What is a Junior ISA?
08 November 2011
Posted by John Forth
You've probably heard of the Junior ISA, but how much do you know about it? Like most long-term savings and investment products, the options available can be a little daunting at first. That's why we've put together this quick and simple guide to what the Junior ISA is, and how it can help you save for your child's future.
What is it?
Essentially, the Junior ISA is an affordable way to save or invest for your child.
You can set-up a stocks and shares, or cash, account (more about the different options later!) or a combination of both. The accounts don't need to be opened with the same provider. Once your Junior ISA is set-up you can't open a new account every year the way you can with an adult ISA, however you can transfer the account(s) to another provider at any time.
You, family and friends, can then contribute up to a total of £3,600 this tax year into the account. This amount is the combined total across any Junior ISAs you have opened for a child, and it will increase each tax year from 2013.
So, for example, you can put £2,000 into a stocks and shares account, and £1,600 into a cash account. Or just put the whole amount into one or the other.
It's up to you how and when you pay in. Only the child will be able to access the money, and only when they reach age 18. They can, however, manage the account themselves from the age of 16.
Who can open a Junior ISA?
An affordable way to save or invest for a child."
You can open a Junior ISA on behalf of your child as long as they:
- are resident in the UK
- are under the age of 18
- did not qualify for a Child Trust Fund
Some providers may have their own criteria, e.g. they may only offer their account to children under a certain age. So always check the features of the individual accounts to make sure it's right for you!
Choosing how to invest
There are two kinds of Junior ISA available:
- stocks and shares; and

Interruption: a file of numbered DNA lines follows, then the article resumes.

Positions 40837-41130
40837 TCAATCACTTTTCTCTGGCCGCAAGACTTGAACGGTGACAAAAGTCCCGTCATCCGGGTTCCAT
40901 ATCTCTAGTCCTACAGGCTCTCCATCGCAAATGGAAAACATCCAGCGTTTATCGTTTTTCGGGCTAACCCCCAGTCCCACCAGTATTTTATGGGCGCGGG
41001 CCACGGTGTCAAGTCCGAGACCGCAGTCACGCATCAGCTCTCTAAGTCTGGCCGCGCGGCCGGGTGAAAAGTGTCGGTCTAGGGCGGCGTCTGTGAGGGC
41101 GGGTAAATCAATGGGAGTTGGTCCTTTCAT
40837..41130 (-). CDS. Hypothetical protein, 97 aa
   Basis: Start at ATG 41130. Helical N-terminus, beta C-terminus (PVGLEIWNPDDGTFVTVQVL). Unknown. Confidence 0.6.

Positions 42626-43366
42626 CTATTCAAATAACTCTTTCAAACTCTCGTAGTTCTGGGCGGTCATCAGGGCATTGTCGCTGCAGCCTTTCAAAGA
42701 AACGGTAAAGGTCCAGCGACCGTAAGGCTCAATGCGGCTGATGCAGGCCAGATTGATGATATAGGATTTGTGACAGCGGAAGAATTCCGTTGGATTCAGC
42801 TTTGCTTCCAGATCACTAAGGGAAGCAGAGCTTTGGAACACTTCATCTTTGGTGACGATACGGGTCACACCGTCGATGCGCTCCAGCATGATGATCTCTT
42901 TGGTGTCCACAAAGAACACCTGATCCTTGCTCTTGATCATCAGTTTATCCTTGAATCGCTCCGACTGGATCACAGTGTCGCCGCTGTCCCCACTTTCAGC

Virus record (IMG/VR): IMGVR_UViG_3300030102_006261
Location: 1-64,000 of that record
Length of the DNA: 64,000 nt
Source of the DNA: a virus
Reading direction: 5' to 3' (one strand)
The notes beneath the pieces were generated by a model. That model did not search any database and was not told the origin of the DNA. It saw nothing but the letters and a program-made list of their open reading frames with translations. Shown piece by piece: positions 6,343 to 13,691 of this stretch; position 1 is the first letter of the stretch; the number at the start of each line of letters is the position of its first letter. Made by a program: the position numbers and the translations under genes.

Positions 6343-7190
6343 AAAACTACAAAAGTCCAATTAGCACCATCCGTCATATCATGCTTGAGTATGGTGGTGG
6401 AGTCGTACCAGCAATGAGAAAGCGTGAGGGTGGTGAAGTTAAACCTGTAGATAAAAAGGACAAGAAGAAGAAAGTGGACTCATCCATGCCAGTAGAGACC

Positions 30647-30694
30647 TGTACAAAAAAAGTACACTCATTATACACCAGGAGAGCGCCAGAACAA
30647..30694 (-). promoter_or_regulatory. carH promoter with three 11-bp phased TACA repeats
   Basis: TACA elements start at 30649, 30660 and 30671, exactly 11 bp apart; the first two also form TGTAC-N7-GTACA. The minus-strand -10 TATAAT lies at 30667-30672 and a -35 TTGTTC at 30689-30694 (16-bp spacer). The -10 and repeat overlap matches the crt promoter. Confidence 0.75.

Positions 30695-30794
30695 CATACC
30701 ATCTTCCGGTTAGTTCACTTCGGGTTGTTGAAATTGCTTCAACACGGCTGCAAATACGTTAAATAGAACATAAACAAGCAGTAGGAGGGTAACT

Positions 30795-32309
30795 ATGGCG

However, you don't have to choose one or the other. If you prefer, you can invest in both a cash and a stocks and shares Junior ISA, as long as the combined total of both accounts doesn't go over the £3,600 limit.
Here's a little more information on your options.
Stocks and shares
Money put into a stocks and shares Junior ISA is invested in - you guessed it - stocks and shares!
This kind of account aims to make your child's money earn more than if it was deposited in a savings account. Research shows that for every 18-year period in the last 50 years, stocks and shares have outperformed cash*, although, of course, past performance isn't necessarily a guide to future performance.
There is a risk here, though, that the value of the account can fall as well as rise, so the child could get back less than was paid in.
A cash Junior ISA works more like a bank or building society account. Once your child's money has been deposited in the account, it will earn interest over the Junior ISA's life. The interest rate will depend on the provider you choose.
This is the least risky option, as there's no chance of the value of the account decreasing. But it's worth keeping in mind that due to the effects of inflation, your child will not be able to buy as much in the future with the amount that you've set aside as they could today.
Where to get one
There are loads of providers out there, some offering a cash Junior ISA, some offering stocks and shares Junior ISAs, and some offering both. Which one you choose really depends on what is right for you and your child.
Our parent company, Family Investments, offer a stocks and shares Junior ISA. For more information, visit the Family Investments website. Please remember that Family Investments does not provide advice. If you have any doubts about the suitability of this account, you should seek independent financial advice.
* Source: Barclays equity gilt study February 2011. Average annual real rate of return based on Barclays indices.